The mistrust between retailers and developers is a major deterrent to funding and investment for those who may be looking to invest in retail real estate in India – addressed in one of the sessions as a key aspect in the ongoing India Shopping Centre Forum in Mumbai.
Commenting on the impact of economic slowdown on real estate funding, one of the expert panelists Nandini Chopra, MD, KPMG said that although there is a general change in the mood, funds are relatively not comfortable with stand-alone shopping centres and are more open to mixed-use projects.
With reference to the shrinking share of the retail real estate in the overall real estate pie, V Hari Krishna, director, Kotak Realty Fund observed that the incremental credit is going to flow into residential. He spoke with a 3-4 year horizon and said that as the balance sheets improve the things will change for better.
Phil McArthur, SVP, Ivanhoe Cambridge (India), expressed his concern over the whole notion of finding retail real estate difficult to understand. He said the problem emanates from a lack of transparency. Being an active pension fund, Ivanhoe Cambridge is willing to invest around USD 50-75 million for India with the right JV partner this year and is prepared to wait till the board is convinced and confident about the prospect. The company has invested between USD 1-2 billion in acquisitions and redevelopments globally in the past couple of years.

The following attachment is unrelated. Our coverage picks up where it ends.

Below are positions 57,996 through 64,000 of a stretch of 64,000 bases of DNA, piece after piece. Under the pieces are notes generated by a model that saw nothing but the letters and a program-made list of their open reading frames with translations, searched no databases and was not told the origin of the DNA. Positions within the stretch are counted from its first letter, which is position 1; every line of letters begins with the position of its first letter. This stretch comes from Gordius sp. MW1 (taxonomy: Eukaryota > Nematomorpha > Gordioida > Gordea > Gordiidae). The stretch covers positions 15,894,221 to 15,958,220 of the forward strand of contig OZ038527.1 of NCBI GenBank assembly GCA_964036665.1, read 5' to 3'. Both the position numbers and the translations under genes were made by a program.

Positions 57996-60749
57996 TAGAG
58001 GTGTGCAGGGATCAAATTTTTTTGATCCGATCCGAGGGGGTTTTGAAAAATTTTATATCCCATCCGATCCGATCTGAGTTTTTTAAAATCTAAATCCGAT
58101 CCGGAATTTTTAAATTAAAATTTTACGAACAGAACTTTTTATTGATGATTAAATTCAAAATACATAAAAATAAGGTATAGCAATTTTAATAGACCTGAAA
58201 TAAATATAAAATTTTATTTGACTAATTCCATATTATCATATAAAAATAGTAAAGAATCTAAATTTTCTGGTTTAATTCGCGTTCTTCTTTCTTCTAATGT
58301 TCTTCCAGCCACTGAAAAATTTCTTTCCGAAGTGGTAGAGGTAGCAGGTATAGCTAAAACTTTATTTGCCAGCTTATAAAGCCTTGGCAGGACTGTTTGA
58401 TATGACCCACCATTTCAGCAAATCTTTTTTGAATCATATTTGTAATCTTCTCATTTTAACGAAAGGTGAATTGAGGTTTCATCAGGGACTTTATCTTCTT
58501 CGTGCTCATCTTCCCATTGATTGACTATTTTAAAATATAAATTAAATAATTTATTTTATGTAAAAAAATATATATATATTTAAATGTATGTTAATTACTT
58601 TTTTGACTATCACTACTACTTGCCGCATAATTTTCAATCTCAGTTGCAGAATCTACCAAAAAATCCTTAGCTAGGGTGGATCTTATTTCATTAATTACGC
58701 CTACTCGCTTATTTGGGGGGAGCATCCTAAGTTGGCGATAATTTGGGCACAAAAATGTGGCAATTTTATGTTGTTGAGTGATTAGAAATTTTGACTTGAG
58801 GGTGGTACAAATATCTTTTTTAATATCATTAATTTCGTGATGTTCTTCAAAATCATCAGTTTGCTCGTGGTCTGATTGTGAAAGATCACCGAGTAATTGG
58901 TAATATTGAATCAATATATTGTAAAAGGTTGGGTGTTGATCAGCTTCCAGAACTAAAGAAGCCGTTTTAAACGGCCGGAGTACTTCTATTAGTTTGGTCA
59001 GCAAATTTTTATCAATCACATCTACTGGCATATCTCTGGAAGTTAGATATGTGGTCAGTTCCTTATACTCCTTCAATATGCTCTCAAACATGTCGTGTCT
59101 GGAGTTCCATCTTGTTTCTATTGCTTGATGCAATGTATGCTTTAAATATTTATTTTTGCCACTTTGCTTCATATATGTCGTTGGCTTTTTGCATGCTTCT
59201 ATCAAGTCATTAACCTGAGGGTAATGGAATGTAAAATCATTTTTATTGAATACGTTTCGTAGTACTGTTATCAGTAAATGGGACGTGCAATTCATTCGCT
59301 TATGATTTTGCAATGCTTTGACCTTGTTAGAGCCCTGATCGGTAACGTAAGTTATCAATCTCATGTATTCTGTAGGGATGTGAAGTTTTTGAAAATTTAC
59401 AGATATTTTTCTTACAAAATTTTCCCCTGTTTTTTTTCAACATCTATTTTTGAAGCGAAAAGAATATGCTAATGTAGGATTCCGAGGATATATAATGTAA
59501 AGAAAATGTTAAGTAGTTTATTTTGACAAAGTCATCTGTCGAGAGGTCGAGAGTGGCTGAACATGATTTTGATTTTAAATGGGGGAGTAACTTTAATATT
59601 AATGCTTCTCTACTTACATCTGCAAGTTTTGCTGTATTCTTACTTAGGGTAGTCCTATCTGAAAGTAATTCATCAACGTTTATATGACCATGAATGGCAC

Stressing on the need for transparency, Ramesh Shah, advisor, Ambience Group said that retailers should come with clean figures and not try arm twisting tactics for rent reductions. If the developers have to bleed, they would rather choose to build office and residential instead of malls. It takes time for malls to take off, so a minimum guarantee is needed.
Kishore Bhatija, CEO, Inorbit said that the model of minimum guarantee or revenue share, whichever is higher works. But retailers pressing for low minimum guarantee and a revenue share model raise a lot of revenue issues for the developer. Sanjeev Dasgupta, MD Future Capital Real Estate observed that Indian retail real estate industry is a transitional phase. While revenue share is a successful model in North America, there’s limited operational history in the Indian context and hence the comfort level is not arrived as yet. It would take about 18-24 months for things to start looking up. In fact, from the churn perspective, tenants in shopping mall are not likely to default if they are doing good business.
To win over a renewed interest in this asset class Sanjay Verma, executive MD, South Asia & Australia, Cushman & Wakefield concluded that the retailers and developers need to move on to the next level and bring about a positive change from the investor’s standpoint.
— Soma Chaturvedi